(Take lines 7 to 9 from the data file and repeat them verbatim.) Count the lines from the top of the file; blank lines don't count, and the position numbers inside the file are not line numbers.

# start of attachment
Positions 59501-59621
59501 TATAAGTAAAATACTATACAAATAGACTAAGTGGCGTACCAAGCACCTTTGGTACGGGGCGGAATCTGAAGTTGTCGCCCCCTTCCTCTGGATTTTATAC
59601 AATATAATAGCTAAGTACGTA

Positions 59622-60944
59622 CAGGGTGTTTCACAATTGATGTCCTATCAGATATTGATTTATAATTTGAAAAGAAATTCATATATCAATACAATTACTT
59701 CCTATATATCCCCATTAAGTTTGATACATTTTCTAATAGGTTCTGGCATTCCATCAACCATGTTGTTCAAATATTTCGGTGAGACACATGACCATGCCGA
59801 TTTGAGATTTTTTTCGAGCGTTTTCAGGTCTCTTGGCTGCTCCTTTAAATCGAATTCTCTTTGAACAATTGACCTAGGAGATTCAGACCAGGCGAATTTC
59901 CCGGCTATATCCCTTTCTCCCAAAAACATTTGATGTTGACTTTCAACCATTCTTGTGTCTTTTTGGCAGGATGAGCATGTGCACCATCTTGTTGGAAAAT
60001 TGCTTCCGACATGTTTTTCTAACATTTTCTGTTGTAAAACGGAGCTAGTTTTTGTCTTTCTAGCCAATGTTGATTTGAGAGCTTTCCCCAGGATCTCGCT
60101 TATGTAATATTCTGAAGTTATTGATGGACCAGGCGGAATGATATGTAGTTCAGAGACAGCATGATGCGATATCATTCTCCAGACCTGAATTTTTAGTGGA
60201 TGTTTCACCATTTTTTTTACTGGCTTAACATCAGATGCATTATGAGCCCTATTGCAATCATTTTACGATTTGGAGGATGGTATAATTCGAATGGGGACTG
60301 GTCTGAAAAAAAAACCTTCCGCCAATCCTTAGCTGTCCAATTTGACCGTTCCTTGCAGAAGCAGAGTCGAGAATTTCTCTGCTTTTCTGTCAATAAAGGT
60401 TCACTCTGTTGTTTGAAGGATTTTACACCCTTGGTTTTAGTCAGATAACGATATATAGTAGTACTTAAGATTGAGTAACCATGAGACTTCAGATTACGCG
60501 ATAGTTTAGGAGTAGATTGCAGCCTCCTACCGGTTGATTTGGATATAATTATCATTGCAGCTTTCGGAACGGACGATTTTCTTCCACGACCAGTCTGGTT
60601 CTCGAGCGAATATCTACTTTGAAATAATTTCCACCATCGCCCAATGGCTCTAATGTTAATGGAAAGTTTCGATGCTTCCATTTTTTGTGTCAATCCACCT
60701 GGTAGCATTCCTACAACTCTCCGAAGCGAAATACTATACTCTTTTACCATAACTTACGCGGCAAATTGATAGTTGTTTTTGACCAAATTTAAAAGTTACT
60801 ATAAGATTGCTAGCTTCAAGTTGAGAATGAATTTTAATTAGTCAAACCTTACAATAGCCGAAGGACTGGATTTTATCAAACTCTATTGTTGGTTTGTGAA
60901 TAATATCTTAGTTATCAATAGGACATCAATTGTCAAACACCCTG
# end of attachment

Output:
59801 TTTGAGATTTTTTTCGAGCGTTTTCAGGTCTCTTGGCTGCTCCTTTAAATCGAATTCTCTTTGAACAATTGACCTAGGAGATTCAGACCAGGCGAATTTC
59901 CCGGCTATATCCCTTTCTCCCAAAAACATTTGATGTTGACTTTCAACCATTCTTGTGTCTTTTTGGCAGGATGAGCATGTGCACCATCTTGTTGGAAAAT
60001 TGCTTCCGACATGTTTTTCTAACATTTTCTGTTGTAAAACGGAGCTAGTTTTTGTCTTTCTAGCCAATGTTGATTTGAGAGCTTTCCCCAGGATCTCGCT